Cape Town – “I don’t know how that can happen without you swearing,” said one tweep after watching the video of eNCA reporter, Manqoba Mchunu being overpowered by the strong winds in Gauteng amidst a fierce hailstorm.
Mchunu himself uploaded the video to Twitter, captioning it, “Respect mother nature!”
“That hail storm was hectic and brutal,” he added, as he thanked those who sent their well-wishes and messages of support.
In the video, Mchunu is reporting live despite visibly being affected by harsh winds and hailstones gushing down onto him. He can be seen struggling to hold his umbrella in a constant upright position as the wind exerts its force.
Watch the video here:
Respect mother nature! That hail storm was hectic and brutal. Thanks for the support and well wishes. pic.twitter.com/csHUtEjHUC
— Manqoba Mchunu (@ManqobaMchunu) December 5, 2022
The South African Weather Service said in a statement that they expect disruptive rainfall over central provinces and further localised flooding in the days ahead.
“A cut-off low, located in the mid to upper reaches of the atmosphere, currently lies over the western parts of southern Africa. This system is likely to significantly influence the circulation over the southern African subcontinent, especially during the next 48 hours,” the weather service said.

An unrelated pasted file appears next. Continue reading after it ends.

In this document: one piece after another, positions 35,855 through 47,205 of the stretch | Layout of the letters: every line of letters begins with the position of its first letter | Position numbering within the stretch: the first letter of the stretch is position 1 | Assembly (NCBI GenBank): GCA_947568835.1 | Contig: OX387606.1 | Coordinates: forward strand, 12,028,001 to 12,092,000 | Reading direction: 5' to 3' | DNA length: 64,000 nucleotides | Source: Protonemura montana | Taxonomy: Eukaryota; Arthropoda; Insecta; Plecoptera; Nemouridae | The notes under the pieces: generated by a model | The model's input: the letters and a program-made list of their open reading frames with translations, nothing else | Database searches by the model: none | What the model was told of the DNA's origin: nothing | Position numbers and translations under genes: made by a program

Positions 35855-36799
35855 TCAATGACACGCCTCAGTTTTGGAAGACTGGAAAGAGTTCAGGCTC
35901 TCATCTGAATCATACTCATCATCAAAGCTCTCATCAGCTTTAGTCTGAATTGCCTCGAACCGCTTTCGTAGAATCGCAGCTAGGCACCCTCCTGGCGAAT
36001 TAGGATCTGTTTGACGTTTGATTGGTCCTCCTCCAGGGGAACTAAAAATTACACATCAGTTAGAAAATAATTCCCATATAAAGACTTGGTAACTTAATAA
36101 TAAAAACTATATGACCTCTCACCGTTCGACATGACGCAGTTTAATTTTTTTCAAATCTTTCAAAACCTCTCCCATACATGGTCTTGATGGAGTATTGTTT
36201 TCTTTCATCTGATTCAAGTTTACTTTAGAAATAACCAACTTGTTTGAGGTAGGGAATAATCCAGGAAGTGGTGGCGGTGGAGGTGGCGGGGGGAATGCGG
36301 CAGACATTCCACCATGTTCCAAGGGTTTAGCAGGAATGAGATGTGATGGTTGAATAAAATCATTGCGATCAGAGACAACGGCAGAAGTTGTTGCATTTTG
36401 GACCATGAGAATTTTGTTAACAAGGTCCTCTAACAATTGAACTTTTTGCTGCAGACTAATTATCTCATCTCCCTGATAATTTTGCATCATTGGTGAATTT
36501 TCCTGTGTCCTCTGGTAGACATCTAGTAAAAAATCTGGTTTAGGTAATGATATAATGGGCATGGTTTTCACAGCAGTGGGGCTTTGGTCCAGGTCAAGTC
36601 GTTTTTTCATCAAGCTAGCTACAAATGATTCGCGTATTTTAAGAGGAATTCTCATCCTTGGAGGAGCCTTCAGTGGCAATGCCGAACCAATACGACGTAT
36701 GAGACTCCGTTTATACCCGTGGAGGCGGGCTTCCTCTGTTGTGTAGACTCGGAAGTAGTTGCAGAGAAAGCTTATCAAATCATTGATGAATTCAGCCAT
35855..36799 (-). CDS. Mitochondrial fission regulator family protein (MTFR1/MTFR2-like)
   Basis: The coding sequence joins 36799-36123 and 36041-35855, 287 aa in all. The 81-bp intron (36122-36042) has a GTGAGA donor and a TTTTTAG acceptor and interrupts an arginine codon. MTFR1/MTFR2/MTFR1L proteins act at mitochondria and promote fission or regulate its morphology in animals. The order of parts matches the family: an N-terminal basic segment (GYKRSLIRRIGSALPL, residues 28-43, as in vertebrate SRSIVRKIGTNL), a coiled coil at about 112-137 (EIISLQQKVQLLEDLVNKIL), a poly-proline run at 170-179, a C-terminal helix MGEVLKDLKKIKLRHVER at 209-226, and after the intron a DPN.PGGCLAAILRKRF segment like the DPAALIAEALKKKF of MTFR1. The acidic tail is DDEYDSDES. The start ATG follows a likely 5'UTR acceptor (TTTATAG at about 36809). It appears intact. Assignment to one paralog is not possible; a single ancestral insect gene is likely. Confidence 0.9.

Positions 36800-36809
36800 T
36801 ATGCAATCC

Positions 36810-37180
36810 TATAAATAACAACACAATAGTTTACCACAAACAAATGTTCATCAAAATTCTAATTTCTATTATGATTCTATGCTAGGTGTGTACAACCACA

“The prospects for rainfall over much of South Africa remain very favourable in the days ahead, especially over the eastern half of the country. In particular, there is a moderate to high risk of localised flooding of a disruptive nature, especially over North-West, Gauteng, the Free State, as well as adjacent parts of Limpopo, Mpumalanga and the north-eastern sector of the Northern Cape,” it added.
SAWS said that the rainfall experienced by the provinces of North-West as well as Free State during the past two to three weeks has resulted in the ground being saturated, lessening the infiltration capacity of the soil.
“Further rainfall will therefore very quickly lead to overland runoff and localised flooding. Stream and river systems can also be expected to begin flowing strongly,” it said.
SAWS has encouraged the public to exercise extreme caution (whether in a vehicle or on foot) when crossing low-water bridges, to avoid being swept away by strong water flow.
Picture: Twitter/ @ManqobaMchunu
Compiled by Junaid Benjamin